Grapes taste good – but are they good for you? The short answer is YES!
People have been cultivating grapevines for an astonishing 8,000 years. This juicy fruit is packed with dietary fiber, potassium, and essential vitamins and minerals essential for good health.
You may have noticed at the grocery store that grapes come in three colors: red, green, and purple. Some have seeds and others have been bred over generations to be seedless.
While most grapes grown around the world are used to make wine, table grapes are also a popular crop. American grapes (Vitis labrusca) best withstand cold temperatures whereas the European variety (V. vinifera) and French-American hybrids fare better in arid heat. The Mediterranean area is well-suited to grow wine grapes.
Another American grape, the Muscadine (V. rotundifolia) is native to the southern United States. This fruit’s thicker skin makes it an excellent choice to make jams, wine or any other grape product.
Growing grapes in your home garden isn’t that hard. Choose a site with good drainage and air circulation with plenty of sunlight (at least morning sun). Plant dormant, bare-root grape vines in the early spring.
Grapevines need to be trained to some sort of support such as a sturdy trellis or arbor to grow upward. Planting rows maximizes the use of space and give vines room to spread out and ripen fruit. Beautiful grapevines can also be used aesthetically to line a fence or cover a structure.
Before planting grapevines, soak their roots in water for two or three hours. Space plants 5 to 6 feet apart in all directions. Dig a hole 12 inches deep and 12 inches wide. Line the bottom of the hole with compost before planting. Cover the roots with 6 inches of soil and tamp it down. Fill with the remaining half (untamped) and water well.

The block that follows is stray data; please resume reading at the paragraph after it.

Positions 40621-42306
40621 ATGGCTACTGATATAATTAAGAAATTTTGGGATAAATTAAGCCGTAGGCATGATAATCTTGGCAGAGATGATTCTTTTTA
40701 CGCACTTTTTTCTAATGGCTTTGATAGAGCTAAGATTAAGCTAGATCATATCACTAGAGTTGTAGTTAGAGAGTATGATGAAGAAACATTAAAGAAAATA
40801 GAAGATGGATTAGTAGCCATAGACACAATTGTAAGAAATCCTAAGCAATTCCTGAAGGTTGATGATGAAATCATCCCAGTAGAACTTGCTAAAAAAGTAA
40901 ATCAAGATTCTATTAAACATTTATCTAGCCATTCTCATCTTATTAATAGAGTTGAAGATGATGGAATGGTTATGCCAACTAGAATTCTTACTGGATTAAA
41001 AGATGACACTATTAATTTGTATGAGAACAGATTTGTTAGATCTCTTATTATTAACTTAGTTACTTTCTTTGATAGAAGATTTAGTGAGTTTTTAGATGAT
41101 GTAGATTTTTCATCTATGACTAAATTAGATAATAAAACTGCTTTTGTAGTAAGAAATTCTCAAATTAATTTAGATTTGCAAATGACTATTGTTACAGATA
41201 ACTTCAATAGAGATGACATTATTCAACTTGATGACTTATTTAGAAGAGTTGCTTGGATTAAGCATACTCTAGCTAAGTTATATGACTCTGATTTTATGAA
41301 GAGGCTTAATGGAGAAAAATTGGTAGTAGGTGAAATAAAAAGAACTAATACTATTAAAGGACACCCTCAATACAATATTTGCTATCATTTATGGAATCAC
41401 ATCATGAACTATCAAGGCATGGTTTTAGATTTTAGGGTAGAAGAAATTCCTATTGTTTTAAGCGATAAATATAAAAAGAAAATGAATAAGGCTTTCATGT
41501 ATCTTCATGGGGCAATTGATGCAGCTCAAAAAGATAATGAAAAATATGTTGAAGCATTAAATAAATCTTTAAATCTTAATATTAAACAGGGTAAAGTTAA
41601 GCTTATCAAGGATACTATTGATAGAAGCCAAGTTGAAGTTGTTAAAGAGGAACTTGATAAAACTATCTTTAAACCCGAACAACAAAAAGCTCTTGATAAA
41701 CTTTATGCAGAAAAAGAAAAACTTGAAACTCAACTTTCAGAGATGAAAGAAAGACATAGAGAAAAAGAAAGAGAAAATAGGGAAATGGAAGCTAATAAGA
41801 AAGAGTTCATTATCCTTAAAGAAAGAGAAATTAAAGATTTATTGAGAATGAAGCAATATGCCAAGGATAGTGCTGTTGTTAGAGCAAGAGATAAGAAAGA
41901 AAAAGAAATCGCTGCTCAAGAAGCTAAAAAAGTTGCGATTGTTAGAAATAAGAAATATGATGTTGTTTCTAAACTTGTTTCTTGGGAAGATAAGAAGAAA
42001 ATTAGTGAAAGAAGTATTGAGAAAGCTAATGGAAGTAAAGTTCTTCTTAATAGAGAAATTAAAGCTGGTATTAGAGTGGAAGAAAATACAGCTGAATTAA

You won’t need to fertilize until lightly the second year. Keep the vines mulched to maintain an even amount of moisture around the vines which can be prone to mildew.
You’ll need to prune the vines in late winter, usually around March. Grapes produce fruit on shoots growing off of one-year-old canes. Having too many old canes from under pruning yields fewer grapes.
Not only is it cool to grow grapes and yummy to snack on them, eating grapes – or grape jelly, jam, juice or raisins – is good for your health, helping to prevent cancer, eye problems, cardiovascular disease, high blood pressure, aging, aging-associated diseases, neurodegeneration, and constipation.
Grapes are 82 percent water. The high liquid content hydrates your body’s cells naturally. A cup of grapes contains over 4 fluid ounces of water and has 104 calories with zero fat or cholesterol.
One cup of red or green grapes offers these additional nutritional benefits:
Protein – 1 gram (g)
Total Carbohydrate – 27g
Dietary Fiber – 1.4g
Sugars – 23g
Calcium – 15mg
Folate -3 mcg
Iron – 0.54 mg
Magnesium – 11 mg
Phosphorus – 30 mg
Potassium – 288mg
Sodium – 3 milligrams (mg)
Vitamin C – 4.8 mg
Vitamin K – 22 micrograms (mcg)
Zinc – 0.11 mg
If you’re unsure how to add grapes to your diet, there are plenty of options, including:
- Make juice from fresh grapes
- Drink 100% grape juice with no added sugar
- Add whole grapes to a green salad or fruit salad
- Add chopped grapes to your favorite chicken salad recipe
- Eat frozen grapes for a refreshing summer snack
Resveratrol is an antioxidant found in grapes that helps regulate blood sugar levels by affecting how carbohydrates metabolize. Lutein and zeaxanthin are other potent antioxidants that researchers believe combine to give them even greater effects on strengthening the immune system.
Scientific research has confirmed that a diet rich in antioxidants, vitamins, minerals, and other key nutrients that benefit the body can play an important role in a healthy lifestyle, with less risk of chronic health problems.
Although herbal formulations containing resveratrol have been used medicinally since ancient times, this antioxidant starting getting international attention in the early 1990s. The “French paradox” made headlines when it was noted that French people had a lower risk of coronary heart disease even though they eat meals famously rich in protein and saturated fats because they got so much resveratrol from drinking red wine.
Emerging scientific data support the idea that consuming whole foods may be a better approach to promote good health and prevent disease. Foods rich in antioxidants and other bioactive compounds – mainly vegetables and fruits – can help improve overall health and maintain a strong immune system.
So go for growing the grapes. It’s a good idea come to fruition – get it?